Lauren Kaplan - Jan 30, 2017

Marketing your CSA (Part III): Oh the Places You'll Go

Photo credit to Working Hands Farm

This is the third of a four-part series on marketing your CSA, loosely following the four P’s: product, price, placement and promotion.

When marketing your CSA, there are two main places that come to mind: the places where you will promote or advertise your CSA, and those where members receive their shares.

Let’s start with places where you will promote and advertise for your CSA.

Start with making a list of farm marketing outlets you already have. This includes both physical places (a farmers market you participate in, your farm/farm stand, restaurant accounts, confirmed pick-up locations if you have any) as well as your website and any online or social media platforms where you can share information about your CSA.

Next, expand your list by adding established outlets around your target community. Churches, fitness centers, libraries, laundromats, coffee shops, breweries and universities often have a central message boards. What local publications and media do you have access to? Is yours an Edible community? Are you on LocalHarvest? Are there any business or organizations that host pop-up markets? If you’re marketing to a bigger city, chances are there’s some organization out there that could help, perhaps adding your farm to a list of CSA’s in the city (or in a specific neighborhood or borough) or promoting you in an area where the demand for CSA exceeds the available shares.

Now focus your list. Which of the places on your list will help you reach potential new members in the most targeted, efficient, and effective manner? You could start by bumping to the top of the list any places with which you are most familiar, well-versed, or where you have a strong presence or good contacts. These will require less input of your time, effort or resources. Also make note of those places that might speak more directly to a targeted audience. Prioritizing in this way focuses your list on outlets likely to get you highest returns for the least amount of input.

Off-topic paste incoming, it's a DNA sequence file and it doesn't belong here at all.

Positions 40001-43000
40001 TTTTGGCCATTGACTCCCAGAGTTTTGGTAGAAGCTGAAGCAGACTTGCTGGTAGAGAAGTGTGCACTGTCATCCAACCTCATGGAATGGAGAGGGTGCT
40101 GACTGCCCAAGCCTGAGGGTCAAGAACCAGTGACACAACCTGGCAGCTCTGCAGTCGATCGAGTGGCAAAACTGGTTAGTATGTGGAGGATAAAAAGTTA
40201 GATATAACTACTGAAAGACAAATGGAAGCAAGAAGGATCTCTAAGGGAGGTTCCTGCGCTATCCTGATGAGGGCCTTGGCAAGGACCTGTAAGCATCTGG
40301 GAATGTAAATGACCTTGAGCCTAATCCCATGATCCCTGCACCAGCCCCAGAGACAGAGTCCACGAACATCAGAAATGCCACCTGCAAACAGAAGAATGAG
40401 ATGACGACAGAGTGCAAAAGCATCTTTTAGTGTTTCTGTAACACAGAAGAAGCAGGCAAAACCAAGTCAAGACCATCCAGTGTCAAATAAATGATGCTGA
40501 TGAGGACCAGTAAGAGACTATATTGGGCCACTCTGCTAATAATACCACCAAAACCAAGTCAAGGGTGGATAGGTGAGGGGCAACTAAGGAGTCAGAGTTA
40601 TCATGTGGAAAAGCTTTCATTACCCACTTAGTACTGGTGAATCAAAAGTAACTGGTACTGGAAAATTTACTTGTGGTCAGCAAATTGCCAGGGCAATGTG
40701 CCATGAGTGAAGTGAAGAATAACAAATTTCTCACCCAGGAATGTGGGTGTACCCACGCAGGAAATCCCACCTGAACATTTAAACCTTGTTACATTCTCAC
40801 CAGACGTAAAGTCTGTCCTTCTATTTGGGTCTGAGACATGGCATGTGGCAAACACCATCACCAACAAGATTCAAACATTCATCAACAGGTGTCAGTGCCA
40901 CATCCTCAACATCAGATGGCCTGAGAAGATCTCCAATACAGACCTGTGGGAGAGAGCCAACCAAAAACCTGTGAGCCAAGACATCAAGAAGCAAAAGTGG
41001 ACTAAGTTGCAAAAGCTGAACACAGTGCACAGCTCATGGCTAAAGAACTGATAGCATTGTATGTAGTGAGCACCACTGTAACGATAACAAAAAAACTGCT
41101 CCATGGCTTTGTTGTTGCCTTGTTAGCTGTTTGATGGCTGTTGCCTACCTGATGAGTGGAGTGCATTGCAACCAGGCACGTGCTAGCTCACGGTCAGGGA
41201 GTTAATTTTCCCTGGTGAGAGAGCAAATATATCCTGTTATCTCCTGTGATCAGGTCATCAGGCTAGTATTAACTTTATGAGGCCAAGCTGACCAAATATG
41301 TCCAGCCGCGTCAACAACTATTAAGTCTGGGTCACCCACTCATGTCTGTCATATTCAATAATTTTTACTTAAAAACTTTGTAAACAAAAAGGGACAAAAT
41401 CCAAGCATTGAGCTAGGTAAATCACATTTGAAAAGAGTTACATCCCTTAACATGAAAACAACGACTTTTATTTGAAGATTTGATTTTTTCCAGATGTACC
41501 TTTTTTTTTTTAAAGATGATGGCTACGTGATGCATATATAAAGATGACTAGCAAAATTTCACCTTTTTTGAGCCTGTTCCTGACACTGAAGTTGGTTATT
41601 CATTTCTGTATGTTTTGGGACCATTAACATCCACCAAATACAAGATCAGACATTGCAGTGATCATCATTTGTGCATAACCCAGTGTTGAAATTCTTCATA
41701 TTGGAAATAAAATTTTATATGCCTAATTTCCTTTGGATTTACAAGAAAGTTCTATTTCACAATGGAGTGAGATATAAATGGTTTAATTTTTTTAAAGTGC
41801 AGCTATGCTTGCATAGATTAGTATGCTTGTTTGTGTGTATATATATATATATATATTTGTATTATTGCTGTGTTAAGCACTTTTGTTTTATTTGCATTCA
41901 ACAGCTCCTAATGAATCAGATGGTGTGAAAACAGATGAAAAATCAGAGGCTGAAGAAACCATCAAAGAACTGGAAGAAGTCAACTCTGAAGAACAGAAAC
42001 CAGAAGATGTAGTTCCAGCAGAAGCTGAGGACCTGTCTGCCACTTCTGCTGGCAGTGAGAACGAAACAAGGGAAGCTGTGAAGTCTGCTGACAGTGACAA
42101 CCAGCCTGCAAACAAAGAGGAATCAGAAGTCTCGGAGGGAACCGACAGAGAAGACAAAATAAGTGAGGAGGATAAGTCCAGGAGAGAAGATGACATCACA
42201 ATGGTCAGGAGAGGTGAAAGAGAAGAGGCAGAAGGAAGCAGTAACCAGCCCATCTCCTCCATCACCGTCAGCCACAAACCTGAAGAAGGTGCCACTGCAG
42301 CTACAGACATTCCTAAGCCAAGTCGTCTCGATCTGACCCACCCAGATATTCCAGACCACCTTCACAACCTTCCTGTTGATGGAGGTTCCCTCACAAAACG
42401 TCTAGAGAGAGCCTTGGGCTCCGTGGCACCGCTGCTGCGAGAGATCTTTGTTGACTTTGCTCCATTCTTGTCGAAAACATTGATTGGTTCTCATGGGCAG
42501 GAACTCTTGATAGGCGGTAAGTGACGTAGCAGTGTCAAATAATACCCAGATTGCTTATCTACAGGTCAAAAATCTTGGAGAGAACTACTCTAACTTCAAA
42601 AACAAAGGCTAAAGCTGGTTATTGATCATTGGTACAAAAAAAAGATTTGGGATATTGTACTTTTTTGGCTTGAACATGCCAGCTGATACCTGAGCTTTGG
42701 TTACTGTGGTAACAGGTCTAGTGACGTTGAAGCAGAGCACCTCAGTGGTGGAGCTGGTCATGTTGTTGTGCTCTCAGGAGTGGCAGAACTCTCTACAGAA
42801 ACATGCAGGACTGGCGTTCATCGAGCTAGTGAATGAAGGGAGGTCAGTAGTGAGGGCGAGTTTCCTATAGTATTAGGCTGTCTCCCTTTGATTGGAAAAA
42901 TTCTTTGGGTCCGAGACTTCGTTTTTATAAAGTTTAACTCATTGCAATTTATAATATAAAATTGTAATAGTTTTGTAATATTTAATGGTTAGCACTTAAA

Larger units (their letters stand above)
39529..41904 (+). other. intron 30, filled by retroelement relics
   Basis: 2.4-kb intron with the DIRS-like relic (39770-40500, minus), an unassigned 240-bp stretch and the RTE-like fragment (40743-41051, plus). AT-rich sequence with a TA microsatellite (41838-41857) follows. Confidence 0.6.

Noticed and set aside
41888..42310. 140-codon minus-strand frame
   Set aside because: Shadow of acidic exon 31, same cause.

Next, let’s look at the place where CSA members will pick up their produce.

Aside from having members pick up at your farm or at market, there are a number of ways members can pick up their shares. Take a look at that list you put together for promotion and advertising your CSA, and use it (if you like) to brainstorm a second list for pick-up locations. Physical places (such as churches, fitness centers etc) might be a good place to start when looking for potential pick-up locations. Do you know of any other places well-suited for a pick-up site that aren’t included in that list?

In searching for good pick-up spots, you’ll likely want locations that:
  • are shaded or allow you to set up tents
  • are conveniently or centrally located for members
  • have sufficient parking
  • allow for entry and maneuverability of farm vehicles
  • offer restrooms for your staff or the CSA pick-up coordinator
  • can commit to the whole season, and/or
  • have someone on staff or otherwise who wants to work with you and support your farm
These and other factors will help you to either weed certain places out, or include additional locations, from parks and parking lots to waterfronts and workplaces. Clearly much of this will be dependent on factors such as who your members are, where your farm is located, and whether you’re packing boxes or setting up a market-style pick-up.

Wherever you secure your sites, remember it’s always a good idea to get (and stay) on good terms with whomever owns or runs the space. Be courteous and respectful of that space, and ask both your employees and members to do the same. Some CSA farms also give a complimentary CSA share to whomever owns or is managing the site.

Finally, creating your own list of places and outlets that are most accessible, familiar, effective and/or targeted (for both promotional/advertising purposes as well as a list of appropriate pick-up sites to pursue) will likely help guide you as you develop a promotional strategy -- to be explored in the final post in this series.

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After graduating from UCSC's Center for Agroecology and Sustainable Food Systems, Lauren Alexandra Kaplan spent a season at an organic CSA farm in California before returning east to farm in the Hudson Valley. Prior to pursuing farming full time, she worked in book publishing and helped to launch an urban farm in NYC. Alexandra is an avid salsa dancer and maker of jams, pickles, and kraut.

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